Solemn surrender: Army major turns Fort Sumter over to Confederate troops in dramatic portrayal
FORT SUMTER -- The ceremony was subdued and simple: The U.S. flag was lowered and the Stars and Bars rose to take its place.
Much the same as it happened 150 years ago.
On Thursday, Union and Confederate re-enactors relived the Fort Sumter surrender ceremony. On April 14, 1861, U.S. Army Maj. Robert Anderson and his men turned over the fort to Confederate troops one day after a 34-hour bombardment ended with the Union's surrender.
Sumter historian Richard W. Hatcher narrated the drama for crowds that assembled on the fort's parade grounds throughout the day.
"This is one of the most historic days in the history of Fort Sumter and the United States," Hatcher said at the first re-enactment.
As the Union troops stood at attention on one side of the parade ground, Confederate soldiers stood on the other side. The 33-star United States flag was lowered solemnly and carried out of the fort by the men in blue to the tune of "Yankee Doodle."
After that, the flag of the Palmetto Guard went up on one of Sumter's flagpoles. In 1861, the plan was for the Confederate flag to go up first, but Private John Styles Bird of the guard jumped the gun and put his unit's flag up on the parapet. So that's what the crews at Sumter did Thursday.
And then the Stars and Bars -- the seven-star First National Flag of the Confederacy -- was hoisted high above Fort Sumter.
Don McWaters of St. Simons Island, Ga., portrayed a Union soldier in the re-enactment. He said the ceremonies this week were a time for reflection.
"I thought about my nation first and then I thought about my two great-great grandfathers. It would be the death of them," McWaters said. "One died at Jonesboro, the other died at Chancellorsville."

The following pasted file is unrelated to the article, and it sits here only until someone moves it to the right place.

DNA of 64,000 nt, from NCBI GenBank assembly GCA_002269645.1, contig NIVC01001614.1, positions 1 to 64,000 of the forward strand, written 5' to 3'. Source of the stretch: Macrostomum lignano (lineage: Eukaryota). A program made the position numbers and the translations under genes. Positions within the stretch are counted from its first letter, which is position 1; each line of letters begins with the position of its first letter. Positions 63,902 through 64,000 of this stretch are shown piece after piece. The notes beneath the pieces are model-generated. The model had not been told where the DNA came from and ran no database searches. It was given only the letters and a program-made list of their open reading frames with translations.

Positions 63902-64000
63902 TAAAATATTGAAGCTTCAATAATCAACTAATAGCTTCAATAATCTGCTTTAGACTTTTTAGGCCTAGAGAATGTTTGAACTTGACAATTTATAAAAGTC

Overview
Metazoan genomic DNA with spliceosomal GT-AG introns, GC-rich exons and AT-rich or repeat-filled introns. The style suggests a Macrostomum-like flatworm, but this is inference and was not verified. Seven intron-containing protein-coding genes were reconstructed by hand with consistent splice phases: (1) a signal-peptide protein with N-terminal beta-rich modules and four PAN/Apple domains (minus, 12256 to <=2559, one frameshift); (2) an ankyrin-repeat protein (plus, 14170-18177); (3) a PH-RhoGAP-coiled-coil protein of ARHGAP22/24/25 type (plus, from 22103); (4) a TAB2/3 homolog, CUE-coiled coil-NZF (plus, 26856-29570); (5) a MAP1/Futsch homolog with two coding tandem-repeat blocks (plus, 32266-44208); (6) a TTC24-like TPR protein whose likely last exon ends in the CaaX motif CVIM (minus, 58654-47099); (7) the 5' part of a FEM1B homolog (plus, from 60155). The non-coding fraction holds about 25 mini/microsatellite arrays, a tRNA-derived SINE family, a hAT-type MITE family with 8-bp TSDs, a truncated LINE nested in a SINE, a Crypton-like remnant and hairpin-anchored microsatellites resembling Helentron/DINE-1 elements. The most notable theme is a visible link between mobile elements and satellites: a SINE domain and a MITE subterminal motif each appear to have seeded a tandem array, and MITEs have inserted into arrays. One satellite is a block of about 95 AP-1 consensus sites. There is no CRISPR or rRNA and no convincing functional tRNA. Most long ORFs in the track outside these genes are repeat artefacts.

That was a running theme among the men who re-created the ceremony Thursday. It was a time to remember the country's most divisive days, when a four-year war claimed 620,000 lives. It was lost on no one that the conflict began at Fort Sumter.
Jerry Morris of Barnwell, who portrayed a member of the 1st S.C. Artillery, called it an emotional event.
"When you think about those times, I think 'lest we forget' comes to mind," Morris said.
No one died during the Sumter bombardment, although U.S. Army Pvt. Daniel Hough was killed in an accident during the gun salute as the U.S. flag was lowered. Hatcher told the audience the story, but re-enactors did not portray the first casualty of the Civil War.
Union re-enactors occupied the fort on Saturday, staying the better part of the week. The hand-over ceremony left the fort occupied by Confederate re-enactors, who will be there through the weekend. Both sides have done their best to channel 1861 in their time at Sumter.
McWaters said that he and other Union re-enactors tried to do just what Anderson's men did.
"I stood guard duty and we ate what they ate," he said. "One day it was bacon and rice, the next day it was rice and bacon."
Louis Varnell of Chattanooga said it was a once-in-a-lifetime chance.
"We got an opportunity that just a few people got," Varnell said. "We fired the first volley at the beginning of the 150th anniversary of the Civil War."
The troops lived on the same clock as Anderson's men, which was 1:20 behind Charleston time. On Tuesday, at the exact moment Anderson got the word that Confederates would fire on the fort, Varnell and his men raised the U.S. flag, just as Anderson's men had a century and a half earlier.
The Confederates held Fort Sumter from April 14, 1861 until 1865 when Charleston was abandoned. Although Fort Sumter was hit by more than 40,000 rounds in that time, the North was never able to flush out the Southern troops.
These days, the fort stands as perhaps the ultimate monument to the war, and the men who portrayed their ancestors here said it was an important way to remember history.
"I just feel glad to be one of the few re-enactors here on the anniversary," said Randy Burbage, who portrayed Confederate Maj. David R. Jones, a recruiting officer. "It's a powerful setting when you know what happened here."